Destroy the canvas - bring it on! Get tangled. Get messy. Play. Interact. Smash. Fracture. Bury. Resurrect. Build up a base then isolate elements you like; cover up the ones you don't. Build, take away, build, then take away again. Restraint does not allow wholeness. Let the art take you where it wants to go – random interactions are inspiring and can take you places you would have never expected to go. Don't illustrate or conceptualize. The magic happens when you are lost. 

4. Fix it right away or ELSE

If there's an area you aren't excited about, cover it. Change it. If you don't, you will get used to it and will find that future decisions will be hampered by this compromise. What was there before doesn't matter.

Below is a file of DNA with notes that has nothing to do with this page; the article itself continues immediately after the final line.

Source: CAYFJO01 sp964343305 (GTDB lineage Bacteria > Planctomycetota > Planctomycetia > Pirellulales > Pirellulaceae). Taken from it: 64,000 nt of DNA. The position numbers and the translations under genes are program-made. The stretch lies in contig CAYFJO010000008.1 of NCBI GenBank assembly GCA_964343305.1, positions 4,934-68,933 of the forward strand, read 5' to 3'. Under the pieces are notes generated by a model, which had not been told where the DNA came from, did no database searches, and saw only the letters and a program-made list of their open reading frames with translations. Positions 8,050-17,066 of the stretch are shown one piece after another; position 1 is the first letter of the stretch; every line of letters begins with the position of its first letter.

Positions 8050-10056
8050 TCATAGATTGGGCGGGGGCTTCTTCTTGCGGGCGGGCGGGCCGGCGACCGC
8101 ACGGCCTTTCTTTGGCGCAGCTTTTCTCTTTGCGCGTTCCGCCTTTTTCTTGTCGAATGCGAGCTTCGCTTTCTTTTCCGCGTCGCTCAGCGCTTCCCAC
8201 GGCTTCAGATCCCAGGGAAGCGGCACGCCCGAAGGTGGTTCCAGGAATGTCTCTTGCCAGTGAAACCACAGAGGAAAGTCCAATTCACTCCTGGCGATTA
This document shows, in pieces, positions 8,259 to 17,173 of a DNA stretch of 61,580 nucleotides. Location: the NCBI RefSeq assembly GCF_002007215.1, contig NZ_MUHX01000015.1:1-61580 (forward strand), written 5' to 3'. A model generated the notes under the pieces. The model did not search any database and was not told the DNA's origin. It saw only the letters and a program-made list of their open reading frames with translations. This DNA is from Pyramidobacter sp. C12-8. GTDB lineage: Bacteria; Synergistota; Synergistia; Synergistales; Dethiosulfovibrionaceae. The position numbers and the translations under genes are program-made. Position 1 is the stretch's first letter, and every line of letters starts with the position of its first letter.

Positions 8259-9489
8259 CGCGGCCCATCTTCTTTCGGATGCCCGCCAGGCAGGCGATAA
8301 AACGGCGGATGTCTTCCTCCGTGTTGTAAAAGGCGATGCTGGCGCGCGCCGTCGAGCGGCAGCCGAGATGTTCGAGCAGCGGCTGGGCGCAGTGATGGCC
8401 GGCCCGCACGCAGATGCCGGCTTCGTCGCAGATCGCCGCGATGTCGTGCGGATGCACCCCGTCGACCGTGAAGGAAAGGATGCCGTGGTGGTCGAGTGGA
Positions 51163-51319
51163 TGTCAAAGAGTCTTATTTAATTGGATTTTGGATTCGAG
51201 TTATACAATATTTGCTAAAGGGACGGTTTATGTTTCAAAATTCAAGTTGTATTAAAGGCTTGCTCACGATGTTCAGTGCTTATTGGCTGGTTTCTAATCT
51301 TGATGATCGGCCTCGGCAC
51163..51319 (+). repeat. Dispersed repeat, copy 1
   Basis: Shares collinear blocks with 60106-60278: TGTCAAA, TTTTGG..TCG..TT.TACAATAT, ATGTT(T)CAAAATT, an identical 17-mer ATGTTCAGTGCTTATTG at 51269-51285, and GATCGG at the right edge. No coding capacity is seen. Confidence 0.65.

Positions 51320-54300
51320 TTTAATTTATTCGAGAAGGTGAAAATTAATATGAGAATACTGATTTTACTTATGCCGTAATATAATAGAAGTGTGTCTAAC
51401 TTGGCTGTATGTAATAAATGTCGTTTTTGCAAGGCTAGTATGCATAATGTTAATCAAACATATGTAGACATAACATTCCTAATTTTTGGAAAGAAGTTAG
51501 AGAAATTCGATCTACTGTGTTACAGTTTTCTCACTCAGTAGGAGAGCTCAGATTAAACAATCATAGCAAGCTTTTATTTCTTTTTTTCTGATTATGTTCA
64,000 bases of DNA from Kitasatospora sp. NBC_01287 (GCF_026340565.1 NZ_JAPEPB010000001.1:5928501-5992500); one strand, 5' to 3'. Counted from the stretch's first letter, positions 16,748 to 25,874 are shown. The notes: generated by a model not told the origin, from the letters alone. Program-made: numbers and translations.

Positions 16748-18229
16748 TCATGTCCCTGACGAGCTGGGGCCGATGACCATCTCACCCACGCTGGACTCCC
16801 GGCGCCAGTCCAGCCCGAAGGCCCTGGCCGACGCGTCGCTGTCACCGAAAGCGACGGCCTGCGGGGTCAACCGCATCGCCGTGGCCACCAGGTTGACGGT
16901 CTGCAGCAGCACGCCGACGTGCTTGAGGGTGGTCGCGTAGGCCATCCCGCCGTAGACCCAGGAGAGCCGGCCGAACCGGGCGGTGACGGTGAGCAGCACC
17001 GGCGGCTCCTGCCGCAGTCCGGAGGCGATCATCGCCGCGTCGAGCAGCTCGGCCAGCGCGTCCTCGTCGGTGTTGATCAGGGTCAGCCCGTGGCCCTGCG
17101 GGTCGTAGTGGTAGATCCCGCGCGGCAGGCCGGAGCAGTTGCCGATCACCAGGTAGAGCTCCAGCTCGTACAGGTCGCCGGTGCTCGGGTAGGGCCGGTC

5. Keep on Moving

Keep several canvases going at once so that you have distance and something to move onto when you get stuck or bored. This also prevents a painting from feeling too "precious." The more canvases you have going on at once, the more you will have to celebrate. Jesse will sometimes put away a canvas for a month, so that when he looks at it again, he can see it with fresh eyes and not be afraid to add to it - or start over again on top of it. He says that he knows a painting is done when the canvas connects to his truth.

6. Pay Your Dues

You can't expect to hit a few balls around and have the Yankees banging down your door. It's work. At times it's hard work. It's about putting in the time. Sometimes the lows will be lower than the highs. But it's worth it, like anything else that's difficult. Stick to it and you'll have learned to silence the inner critic and grab the joy that comes in the freedom of understanding what's important to you.